| Joshua Alter | 10 June 2012 | The Hague, Netherlands |
Four weeks ago, I found out that I would be working in Europe this summer. So, it is a bit surreal that I just completed my first week of work. I am a Defence Intern at the International Criminal Tribunal for the former Yugoslavia (ICTY). I work and live in The Hague, Netherlands.
Across the pond, I am a rising 3L and Managing Editor of the New York International Law Review (NYILR) and St. John’s Journal of International and Comparative Law (JICL). When Professor McGuinness explained the Field Notes concept in April, I thought it would be a great opportunity for the student correspondents. Only now, one week into my European adventure, do I realise just how special this opportunity is. Aside from keeping family, friends, and colleagues updated on my life, I am able to help prepare future students for working abroad.
The first, and most important, piece of advice I can offer is to network with other students working abroad. My seamless transition would not have been possible without the help of Andrew Zapata and Kristina Duffy, friends from my 1L section, who I have continued taking courses with as a 2L. When you head abroad knowing that you have a great support network, it makes life a lot easier. If you are going abroad, figure out if anyone else that you know will be working in that city. Ask friends and family if they know others working in that city. Having a support network already established in The Hague was the reason I had no qualms about getting on a plane less than three weeks after this opportunity arose. Not only were they able to assist me with housing, they also convinced me that I only needed one checked bag and that I needed a raincoat and umbrella. When you are trying to put everything together, especially at the last minute, this type of information is invaluable.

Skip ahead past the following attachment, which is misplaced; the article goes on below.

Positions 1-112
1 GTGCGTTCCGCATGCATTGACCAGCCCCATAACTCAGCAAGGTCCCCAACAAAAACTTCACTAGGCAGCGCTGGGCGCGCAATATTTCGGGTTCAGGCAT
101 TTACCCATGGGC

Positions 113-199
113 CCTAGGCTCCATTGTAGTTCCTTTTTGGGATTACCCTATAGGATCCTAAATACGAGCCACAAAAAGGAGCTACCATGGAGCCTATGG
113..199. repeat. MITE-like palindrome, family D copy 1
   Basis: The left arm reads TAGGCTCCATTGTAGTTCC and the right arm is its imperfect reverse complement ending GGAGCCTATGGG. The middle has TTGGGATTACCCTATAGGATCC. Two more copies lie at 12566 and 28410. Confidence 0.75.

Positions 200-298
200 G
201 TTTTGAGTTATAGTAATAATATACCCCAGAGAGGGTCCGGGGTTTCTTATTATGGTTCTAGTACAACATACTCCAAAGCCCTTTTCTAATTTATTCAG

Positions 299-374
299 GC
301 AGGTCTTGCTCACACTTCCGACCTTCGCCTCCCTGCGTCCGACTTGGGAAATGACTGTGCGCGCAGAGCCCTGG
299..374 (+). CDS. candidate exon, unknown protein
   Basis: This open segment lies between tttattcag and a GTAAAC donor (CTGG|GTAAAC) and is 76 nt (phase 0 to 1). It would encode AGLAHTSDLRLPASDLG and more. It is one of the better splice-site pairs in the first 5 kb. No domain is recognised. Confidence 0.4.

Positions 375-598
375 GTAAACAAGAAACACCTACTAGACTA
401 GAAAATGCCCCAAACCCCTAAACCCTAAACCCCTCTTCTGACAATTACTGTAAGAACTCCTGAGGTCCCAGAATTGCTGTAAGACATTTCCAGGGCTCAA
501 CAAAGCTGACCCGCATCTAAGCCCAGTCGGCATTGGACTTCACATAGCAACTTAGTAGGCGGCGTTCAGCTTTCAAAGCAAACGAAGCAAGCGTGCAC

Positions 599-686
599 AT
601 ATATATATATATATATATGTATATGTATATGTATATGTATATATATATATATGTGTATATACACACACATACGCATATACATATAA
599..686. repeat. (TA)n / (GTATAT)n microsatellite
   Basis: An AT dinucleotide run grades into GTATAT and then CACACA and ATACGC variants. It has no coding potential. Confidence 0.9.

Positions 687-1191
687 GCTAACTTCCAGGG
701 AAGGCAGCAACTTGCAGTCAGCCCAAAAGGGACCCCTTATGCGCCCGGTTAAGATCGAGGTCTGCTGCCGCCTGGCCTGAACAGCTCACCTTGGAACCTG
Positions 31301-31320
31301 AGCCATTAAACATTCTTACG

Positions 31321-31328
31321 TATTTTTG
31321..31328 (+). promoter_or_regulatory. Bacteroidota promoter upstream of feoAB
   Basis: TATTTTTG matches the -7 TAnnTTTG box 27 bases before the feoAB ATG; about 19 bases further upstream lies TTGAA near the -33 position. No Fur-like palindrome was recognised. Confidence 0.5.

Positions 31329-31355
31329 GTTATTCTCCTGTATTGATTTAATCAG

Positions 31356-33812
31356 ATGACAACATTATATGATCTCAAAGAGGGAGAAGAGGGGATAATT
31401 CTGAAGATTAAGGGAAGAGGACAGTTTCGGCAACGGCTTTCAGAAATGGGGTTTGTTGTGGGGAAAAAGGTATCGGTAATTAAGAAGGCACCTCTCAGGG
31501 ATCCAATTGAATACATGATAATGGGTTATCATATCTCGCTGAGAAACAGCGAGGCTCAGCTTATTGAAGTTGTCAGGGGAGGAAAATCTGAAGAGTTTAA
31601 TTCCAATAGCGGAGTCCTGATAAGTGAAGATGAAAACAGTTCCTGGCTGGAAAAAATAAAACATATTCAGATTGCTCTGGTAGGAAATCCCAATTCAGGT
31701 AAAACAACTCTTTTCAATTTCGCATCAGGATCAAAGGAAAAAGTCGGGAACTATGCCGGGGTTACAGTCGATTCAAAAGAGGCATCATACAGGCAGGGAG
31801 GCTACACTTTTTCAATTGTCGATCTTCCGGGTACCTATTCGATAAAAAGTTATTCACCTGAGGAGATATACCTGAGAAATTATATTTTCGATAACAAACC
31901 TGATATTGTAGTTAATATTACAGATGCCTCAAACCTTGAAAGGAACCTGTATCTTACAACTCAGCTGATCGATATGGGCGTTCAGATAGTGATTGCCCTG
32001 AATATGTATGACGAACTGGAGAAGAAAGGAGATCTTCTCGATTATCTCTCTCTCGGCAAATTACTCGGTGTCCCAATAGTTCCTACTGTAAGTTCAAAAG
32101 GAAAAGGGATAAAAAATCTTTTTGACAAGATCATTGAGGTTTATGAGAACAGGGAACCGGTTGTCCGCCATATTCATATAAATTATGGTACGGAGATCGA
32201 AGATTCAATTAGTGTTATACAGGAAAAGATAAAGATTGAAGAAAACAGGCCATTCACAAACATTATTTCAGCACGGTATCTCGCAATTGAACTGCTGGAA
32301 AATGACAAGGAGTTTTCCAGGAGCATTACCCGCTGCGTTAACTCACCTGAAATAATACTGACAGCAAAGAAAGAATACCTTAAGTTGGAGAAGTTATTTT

Working at the ICTY has been an amazing experience. My favourite chart in our office is the breakdown of nationalities of defence interns from 2010 – 2012. There have been close to 250 interns, representing around 50 countries. It is not uncommon to hear conversations that begin in French, continue in English, and end in Dutch. Working with lawyers and law students from different countries has been an enriching experience. This experience makes me even more excited for the Transnational Legal Studies LLM program that will begin at St. John’s this fall. I urge students to befriend this new group of LLM students, as they have so much to offer American law students.
Having studied abroad in the Middle East and Australia, I thought working in Europe would be a similar experience. However, unlike my studies abroad, I am no longer on an American “program.” Unlike those two experiences, I actually feel like part of the Dutch workforce, and not like an American who is merely visiting. I enjoy the feeling of getting ready for work, putting on my ICTY badge, and heading into the office.
I am also excited to learn about other students’ experiences through Field Notes. I am even more excited to know that come September, I will be able to share stories and experiences with the eight other students who decided to work abroad. And I am most excited for next summer, when the nine of us will be able to help the next batch of interns adjust to life outside of America.